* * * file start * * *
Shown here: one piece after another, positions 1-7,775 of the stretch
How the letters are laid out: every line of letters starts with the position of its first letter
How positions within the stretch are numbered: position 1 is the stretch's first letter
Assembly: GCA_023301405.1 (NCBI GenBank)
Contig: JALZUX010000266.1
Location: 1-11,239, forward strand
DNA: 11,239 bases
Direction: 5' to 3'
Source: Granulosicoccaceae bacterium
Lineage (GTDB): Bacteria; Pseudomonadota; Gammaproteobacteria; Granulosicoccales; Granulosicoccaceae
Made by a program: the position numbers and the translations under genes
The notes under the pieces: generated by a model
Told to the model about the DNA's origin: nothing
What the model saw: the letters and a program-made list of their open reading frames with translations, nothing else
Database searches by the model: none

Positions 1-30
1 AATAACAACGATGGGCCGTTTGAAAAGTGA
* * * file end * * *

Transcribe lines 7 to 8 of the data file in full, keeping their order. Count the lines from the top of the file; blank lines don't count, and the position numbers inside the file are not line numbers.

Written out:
DNA: 11,239 bases
Direction: 5' to 3'